Solicitation for Nominations for New Primary and Secondary Health Topics To Be Considered for Review by the United States Preventive Services Task Force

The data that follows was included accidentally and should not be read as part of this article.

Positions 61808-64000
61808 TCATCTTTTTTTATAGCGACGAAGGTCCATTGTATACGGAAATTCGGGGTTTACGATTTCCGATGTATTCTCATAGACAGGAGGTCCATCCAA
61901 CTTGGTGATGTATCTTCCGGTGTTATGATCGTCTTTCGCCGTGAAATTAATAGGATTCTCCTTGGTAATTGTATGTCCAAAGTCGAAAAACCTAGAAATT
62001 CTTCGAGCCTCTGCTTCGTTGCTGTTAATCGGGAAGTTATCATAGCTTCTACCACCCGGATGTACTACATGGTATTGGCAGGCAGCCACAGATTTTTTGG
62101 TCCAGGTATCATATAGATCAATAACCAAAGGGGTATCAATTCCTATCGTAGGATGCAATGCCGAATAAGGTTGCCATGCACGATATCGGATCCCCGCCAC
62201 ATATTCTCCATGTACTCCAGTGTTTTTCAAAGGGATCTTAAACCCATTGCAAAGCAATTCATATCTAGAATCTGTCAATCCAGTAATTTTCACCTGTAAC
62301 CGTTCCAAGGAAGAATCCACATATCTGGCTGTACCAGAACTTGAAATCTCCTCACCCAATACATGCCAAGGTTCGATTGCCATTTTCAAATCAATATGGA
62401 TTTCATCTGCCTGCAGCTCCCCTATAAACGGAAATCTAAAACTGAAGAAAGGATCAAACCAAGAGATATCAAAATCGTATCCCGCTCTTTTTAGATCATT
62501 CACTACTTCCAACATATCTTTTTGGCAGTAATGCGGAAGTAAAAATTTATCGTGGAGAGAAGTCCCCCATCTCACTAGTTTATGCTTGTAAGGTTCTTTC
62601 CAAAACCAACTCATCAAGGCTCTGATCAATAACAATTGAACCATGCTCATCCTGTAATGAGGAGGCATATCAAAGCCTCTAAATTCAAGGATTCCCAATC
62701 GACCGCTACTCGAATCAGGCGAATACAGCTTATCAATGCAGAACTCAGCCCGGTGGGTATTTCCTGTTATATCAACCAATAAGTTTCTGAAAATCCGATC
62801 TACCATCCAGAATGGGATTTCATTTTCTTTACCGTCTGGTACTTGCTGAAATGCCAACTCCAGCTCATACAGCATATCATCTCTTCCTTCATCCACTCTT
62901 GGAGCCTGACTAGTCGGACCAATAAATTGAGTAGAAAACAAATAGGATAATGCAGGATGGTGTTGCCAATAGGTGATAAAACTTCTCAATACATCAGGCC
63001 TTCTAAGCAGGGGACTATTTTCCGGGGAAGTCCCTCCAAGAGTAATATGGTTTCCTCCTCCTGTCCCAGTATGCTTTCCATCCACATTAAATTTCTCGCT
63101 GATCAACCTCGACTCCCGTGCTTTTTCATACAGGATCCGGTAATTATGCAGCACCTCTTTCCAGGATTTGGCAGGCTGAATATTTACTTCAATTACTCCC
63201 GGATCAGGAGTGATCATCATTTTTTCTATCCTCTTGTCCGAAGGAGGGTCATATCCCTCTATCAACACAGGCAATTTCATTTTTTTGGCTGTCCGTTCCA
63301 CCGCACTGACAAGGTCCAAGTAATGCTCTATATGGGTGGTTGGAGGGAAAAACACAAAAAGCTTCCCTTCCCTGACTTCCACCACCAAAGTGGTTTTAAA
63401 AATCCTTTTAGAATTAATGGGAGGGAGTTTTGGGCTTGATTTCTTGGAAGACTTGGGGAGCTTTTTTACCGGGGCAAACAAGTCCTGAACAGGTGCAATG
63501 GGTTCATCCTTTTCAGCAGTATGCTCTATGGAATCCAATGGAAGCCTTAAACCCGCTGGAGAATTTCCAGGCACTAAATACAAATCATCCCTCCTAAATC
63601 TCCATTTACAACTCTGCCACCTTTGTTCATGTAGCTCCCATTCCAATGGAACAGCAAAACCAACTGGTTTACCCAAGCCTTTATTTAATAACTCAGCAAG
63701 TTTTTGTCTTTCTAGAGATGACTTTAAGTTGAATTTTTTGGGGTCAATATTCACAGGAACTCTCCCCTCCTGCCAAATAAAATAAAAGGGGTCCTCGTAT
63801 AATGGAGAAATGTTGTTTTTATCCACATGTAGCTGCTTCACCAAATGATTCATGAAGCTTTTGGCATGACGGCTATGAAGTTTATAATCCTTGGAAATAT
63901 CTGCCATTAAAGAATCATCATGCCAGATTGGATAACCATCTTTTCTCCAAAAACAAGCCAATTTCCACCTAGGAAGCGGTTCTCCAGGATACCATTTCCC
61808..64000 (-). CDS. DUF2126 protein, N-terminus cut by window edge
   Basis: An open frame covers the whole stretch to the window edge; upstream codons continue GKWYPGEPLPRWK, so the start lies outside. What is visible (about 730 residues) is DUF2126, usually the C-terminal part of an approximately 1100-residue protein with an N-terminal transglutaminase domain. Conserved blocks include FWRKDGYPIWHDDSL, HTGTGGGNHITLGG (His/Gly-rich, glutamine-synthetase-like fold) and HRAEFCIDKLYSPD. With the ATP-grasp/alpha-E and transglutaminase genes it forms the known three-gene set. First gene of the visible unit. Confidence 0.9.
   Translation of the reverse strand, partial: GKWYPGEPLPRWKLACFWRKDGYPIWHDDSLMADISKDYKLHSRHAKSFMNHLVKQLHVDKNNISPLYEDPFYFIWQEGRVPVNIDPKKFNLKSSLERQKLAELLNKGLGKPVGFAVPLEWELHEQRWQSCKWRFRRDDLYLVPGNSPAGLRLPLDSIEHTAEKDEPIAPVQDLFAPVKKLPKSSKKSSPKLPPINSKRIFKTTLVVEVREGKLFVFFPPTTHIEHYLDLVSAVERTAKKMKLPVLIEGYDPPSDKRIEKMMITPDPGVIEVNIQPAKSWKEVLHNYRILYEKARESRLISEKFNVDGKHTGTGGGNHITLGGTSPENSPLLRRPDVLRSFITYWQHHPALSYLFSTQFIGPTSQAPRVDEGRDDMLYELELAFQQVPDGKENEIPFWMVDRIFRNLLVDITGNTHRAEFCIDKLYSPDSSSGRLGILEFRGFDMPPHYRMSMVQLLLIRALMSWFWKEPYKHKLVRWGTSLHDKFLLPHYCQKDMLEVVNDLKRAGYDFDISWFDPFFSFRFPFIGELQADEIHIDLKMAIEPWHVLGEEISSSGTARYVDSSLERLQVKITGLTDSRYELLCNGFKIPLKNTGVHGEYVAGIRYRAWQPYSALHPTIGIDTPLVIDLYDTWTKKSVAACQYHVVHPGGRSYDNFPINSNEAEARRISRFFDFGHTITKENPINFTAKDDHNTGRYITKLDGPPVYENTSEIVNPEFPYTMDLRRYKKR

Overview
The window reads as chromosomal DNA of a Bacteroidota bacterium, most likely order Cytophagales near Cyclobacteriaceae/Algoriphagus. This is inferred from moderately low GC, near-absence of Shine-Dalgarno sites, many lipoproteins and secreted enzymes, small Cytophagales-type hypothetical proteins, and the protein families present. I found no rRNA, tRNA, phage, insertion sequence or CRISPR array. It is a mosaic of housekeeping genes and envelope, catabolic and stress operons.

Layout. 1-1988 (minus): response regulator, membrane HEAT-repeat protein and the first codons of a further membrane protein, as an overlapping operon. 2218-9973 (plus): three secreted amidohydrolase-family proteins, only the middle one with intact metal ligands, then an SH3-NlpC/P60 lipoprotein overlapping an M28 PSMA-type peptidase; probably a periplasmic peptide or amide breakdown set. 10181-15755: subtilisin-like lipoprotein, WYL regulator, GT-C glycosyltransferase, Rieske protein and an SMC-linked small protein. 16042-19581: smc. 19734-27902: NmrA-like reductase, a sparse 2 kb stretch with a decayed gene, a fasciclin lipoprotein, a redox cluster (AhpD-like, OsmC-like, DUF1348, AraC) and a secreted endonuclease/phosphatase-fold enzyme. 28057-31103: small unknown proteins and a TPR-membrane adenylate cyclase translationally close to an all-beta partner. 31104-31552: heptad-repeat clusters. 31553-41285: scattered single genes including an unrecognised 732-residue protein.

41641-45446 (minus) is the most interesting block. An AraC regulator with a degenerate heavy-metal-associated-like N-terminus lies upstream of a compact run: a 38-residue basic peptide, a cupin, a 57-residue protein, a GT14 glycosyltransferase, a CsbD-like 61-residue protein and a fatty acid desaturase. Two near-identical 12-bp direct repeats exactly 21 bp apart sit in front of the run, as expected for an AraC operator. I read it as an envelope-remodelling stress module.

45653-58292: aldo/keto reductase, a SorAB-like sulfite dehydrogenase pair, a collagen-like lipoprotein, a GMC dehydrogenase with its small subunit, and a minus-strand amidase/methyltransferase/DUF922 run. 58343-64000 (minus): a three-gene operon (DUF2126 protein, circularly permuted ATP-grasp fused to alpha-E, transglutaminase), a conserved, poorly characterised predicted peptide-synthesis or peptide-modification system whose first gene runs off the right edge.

The Agency for Healthcare Research and Quality (AHRQ) invites individuals and organizations to nominate primary and secondary prevention topics pertaining to clinical preventive services that they would like the United States Preventive Services Task Force (USPSTF) to consider for review. A list of topics that have been recently reviewed or are currently under review by the USPSTF is listed below in the supplementary information section. The USPSTF is an independent panel of experts that makes evidence- based recommendations regarding the provision of clinical preventive services. Clinical preventive services include screening, counseling and preventive medications. The USPSTF makes recommendations about preventive services for asymptomatic peoplepeople without recognized signs or symptoms of the specific conditions targeted by the preventive service. Topics can be nominated by individuals, organizations, evidence- based practice centers (EPC) and USPSTF members. The USPSTF will consider nominations and prioritize topics for review based on the following set of criteria: Public health importance (burden of suffering, potential of preventive service to reduce the burden); new evidence that has the potential to change prior recommendations including inactive ones; and, potential for greatest Task Force impact (e.g., clinical controversy, practice does not reflect evidence, inappropriate timing in delivery of services). The USPSTF will prioritize topics for which there is a performance gap and the potential to significantly improve clinical practice. Individuals and organizations may nominate new topics or topics previously reviewed by the USPSTF. Basic Topic Nomination Requirements: Nominations must be no more than 500 words in length and must include the following information. Nominations may include an appendix that contains references and supporting documents (not included in word count). 1. Name of topic. 2. Rationale for consideration by the USPSTF, to include: a. Primary or secondary prevention topic (screening, counseling or preventive medication). b. Primary care relevance (aplicable clinical preventive service must be initiated in the primary care setting which can be defined as family practice, internal medicine, pediatrics or obstetrics/gynecology and provided by a primary care provider). c. Description of public health importance (burden of disease/ suffering, potential of preventive service to reduce burden, including effective interventions). Citations and supporting documents are recommended. d. Summary of new evidence, if any, that has potential to affect the Task Force's recommendation on a previously reviewed topic. Please refer to http://preventiveservices.ahrg.gov for USPSTF recommendations. Citations and supporting documents are recommended. e. Description of potential impact of USPSTF's review of the topic, i.e., change in clinical practice, research focus, etc.